Choosing a Colorado college was the right step for her, she said. Her family had been stationed in Colorado Springs when she was in eighth and ninth grades, and Brittany kept in touch with some friends she met there. She joined Sigma Kappa, becoming the sorority’s vice president of communications and then, in her senior year, its president.

“It was what I needed. I needed to have fun,” she said. “I needed to focus on myself, and I definitely got to do that in Colorado.”


Nominations are now being taken for the 2018 Military Child of the Year® awards.  Anyone can nominate…teachers, friends, parents, grandparents.  Click here to nominate. 

Help us promote it on Facebook and Twitter so we can reach as many families as possible.  Use #MCOY2018 to join the conversation. Deadline to apply is Dec. 4, 2017.

We can’t wait to be inspired by your nominations!

Read Full Post »

Thank goodness our forefathers signed the Declaration of Independence in the summer! The 4th of July is the perfect time to celebrate freedom…freedom from school, freedom from our jobs (for at least a day), and freedom to shoot off fireworks, splash in the water like crazy people, and stay up late at gatherings of friends and family.

But behind all the fun-filled frolicking lies a heart-felt regard for the liberties we enjoy as Americans. That shared love of country draws us together at rodeos, picnics, concerts, parks and services all around the country.

Like one big happy family.

For those of us who serve, have served, or know someone who is serving, we already know that our military is like one big family. We may be next door to each other on base then soon separated by continents, but we share a bond that runs deep, and the support we give each other is often as strong as those from the families of our birth.

At Operation Homefront, we strive every day to honor that bond, and we believe wholeheartedly that strong and stable families help build stronger and better communities. This summer, we invite you to become part of our One Military One Family Back-To-School Brigade initiative.

Throughout the rest of the summer, Operation Homefront will welcome thousands of military families into communities across the county through our Back-to-School Brigade, collecting and distributing backpacks and other school supplies. Now in its 10th year, Back to School Brigade has become one of our favorite events of the year.

It’s like a gathering of one big happy family.

Want to join the fun? Here are some ways:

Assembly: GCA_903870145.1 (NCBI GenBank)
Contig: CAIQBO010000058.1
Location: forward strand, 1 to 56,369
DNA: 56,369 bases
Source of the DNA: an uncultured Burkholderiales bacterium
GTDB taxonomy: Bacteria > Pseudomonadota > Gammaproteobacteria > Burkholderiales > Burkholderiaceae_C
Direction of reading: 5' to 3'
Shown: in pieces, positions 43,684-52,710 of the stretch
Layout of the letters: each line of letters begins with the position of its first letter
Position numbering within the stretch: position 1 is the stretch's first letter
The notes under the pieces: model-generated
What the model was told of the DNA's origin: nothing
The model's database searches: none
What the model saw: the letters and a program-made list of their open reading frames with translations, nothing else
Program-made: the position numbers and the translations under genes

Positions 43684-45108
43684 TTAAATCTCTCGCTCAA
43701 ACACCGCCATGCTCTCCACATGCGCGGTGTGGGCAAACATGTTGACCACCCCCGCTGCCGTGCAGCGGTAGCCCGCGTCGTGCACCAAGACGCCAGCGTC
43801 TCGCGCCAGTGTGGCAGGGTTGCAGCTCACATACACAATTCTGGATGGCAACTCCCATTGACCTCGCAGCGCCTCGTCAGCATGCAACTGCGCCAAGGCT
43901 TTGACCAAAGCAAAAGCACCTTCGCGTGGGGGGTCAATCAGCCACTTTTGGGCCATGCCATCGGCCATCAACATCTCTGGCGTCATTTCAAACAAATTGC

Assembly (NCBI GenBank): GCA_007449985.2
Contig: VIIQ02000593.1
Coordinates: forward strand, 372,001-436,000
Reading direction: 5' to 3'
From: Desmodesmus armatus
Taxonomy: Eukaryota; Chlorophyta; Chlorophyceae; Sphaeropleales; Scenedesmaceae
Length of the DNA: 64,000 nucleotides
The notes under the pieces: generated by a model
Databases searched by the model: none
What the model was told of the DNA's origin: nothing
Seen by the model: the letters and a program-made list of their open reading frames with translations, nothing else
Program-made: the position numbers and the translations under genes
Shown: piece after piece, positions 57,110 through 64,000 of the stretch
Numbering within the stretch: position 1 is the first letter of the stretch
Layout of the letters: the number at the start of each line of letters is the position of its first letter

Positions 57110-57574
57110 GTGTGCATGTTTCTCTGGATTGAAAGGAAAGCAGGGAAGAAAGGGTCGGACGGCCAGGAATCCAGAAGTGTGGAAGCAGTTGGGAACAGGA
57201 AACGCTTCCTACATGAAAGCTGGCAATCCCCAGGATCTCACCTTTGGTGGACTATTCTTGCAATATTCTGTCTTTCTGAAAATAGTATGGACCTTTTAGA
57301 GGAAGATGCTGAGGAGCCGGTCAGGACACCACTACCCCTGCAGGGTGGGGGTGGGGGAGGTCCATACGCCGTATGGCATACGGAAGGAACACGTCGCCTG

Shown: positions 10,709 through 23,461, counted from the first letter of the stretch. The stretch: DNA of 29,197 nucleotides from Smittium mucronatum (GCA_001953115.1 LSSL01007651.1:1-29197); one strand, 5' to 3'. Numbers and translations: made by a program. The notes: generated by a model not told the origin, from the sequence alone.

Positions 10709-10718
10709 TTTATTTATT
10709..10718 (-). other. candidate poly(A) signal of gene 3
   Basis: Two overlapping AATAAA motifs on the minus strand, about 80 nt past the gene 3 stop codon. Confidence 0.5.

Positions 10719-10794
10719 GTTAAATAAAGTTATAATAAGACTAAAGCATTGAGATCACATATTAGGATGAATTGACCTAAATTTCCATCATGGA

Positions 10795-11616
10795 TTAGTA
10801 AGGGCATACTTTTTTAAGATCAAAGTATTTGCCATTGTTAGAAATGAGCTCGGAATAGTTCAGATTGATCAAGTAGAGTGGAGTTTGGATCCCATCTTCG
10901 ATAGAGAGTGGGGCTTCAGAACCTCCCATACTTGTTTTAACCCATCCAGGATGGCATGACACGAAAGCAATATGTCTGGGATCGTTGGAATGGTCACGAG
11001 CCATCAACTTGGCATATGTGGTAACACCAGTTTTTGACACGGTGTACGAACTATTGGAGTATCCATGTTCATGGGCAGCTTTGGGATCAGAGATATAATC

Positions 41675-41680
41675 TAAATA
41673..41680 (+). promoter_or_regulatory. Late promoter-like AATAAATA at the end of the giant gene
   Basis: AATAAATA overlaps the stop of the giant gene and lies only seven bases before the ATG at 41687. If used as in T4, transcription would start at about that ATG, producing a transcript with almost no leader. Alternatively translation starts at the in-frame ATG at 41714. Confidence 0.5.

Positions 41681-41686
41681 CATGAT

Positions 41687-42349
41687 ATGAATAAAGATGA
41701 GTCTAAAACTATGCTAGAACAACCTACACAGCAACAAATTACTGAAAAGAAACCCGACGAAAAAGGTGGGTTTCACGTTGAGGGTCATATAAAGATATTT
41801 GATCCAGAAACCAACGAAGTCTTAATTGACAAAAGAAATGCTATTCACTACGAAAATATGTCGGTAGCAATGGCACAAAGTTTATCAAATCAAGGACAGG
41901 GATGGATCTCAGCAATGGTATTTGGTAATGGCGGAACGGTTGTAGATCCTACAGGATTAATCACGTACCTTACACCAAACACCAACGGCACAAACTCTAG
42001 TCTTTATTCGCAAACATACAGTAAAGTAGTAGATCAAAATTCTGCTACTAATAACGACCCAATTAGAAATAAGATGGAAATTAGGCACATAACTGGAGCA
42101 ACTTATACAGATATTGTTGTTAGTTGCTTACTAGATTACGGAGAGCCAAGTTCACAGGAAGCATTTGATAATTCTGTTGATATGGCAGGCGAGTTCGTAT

• If you’re a military family, review our list of events to see if there is event near you.
• Set up a Collection Bin at your office, store, church or school –we’ll provide the signage! Just contact your local field office.
• Help us distribute supplies in your area. Contact your local field office to find out more.
Become a Pick-Up Volunteer and help pick up donated school supplies from a local location
• Make a tax-deductible donation to Operation Homefront which will go to help military families through our Back-to-School Brigade™ and other programs. Or shop at Amazon using this link and Operation Homefront receives a percentage of your overall sales.
• We also love getting pictures from our community. You can send them to socialnet@operationhomefront.org or post to social using #1Mil1Fam.
• Change your Facebook pic to show your support for the military. See more instructions here.
• Follow us on our Facebook page where we will be sharing great moments around the country from our BTSB events and supply drives as well as words of welcome to new families into the community.

We wish you all a Happy Fourth of July and look forward to carrying forward the spirit of America with you in the coming weeks…

One America. One Military. One Family. #1Mil1Fam

Read Full Post »

“Every act of kindness grows the spirit and strengthens the soul.” Anonymous

Thank You for joining us throughout May to show your support for military families as part of our #Mission2Honor campaign. As we close out the month, we’d like to share some of our favorites we received. We hope they will inspire our military and veteran families and give them the strength of knowing their country stands behind them:

 

Thank you for the huge sacrifice and commitment to our safety and freedoms. I thank you for your selfless service. You are appreciated every day! 🇺🇸🇺🇸🇺🇸🇺🇸🇺🇸🇺🇸🇺🇸🇺🇸🇺🇸🇺🇸🇺🇸-Sally L.

 

Thank you so much for your willingness to serve, your commitment to protect, and your dedication to excellence! Take care! God Bless America. -Major Jeff B., USAF (Ret)

 

Thank you to our heroes! Your sacrifices to our country will never go unnoticed! ❤️-Tina F

 

Thank you for choosing to fight for this amazing country of ours. It is because of your service and your sacrifices our freedoms are cherished. Thanks be to those that fought to defend this country and those who lost their lives. But you all took the same vow, to defend your loved one and strangers and even enemies. Our family honors you today. Thank you for you and families service! -Collins Family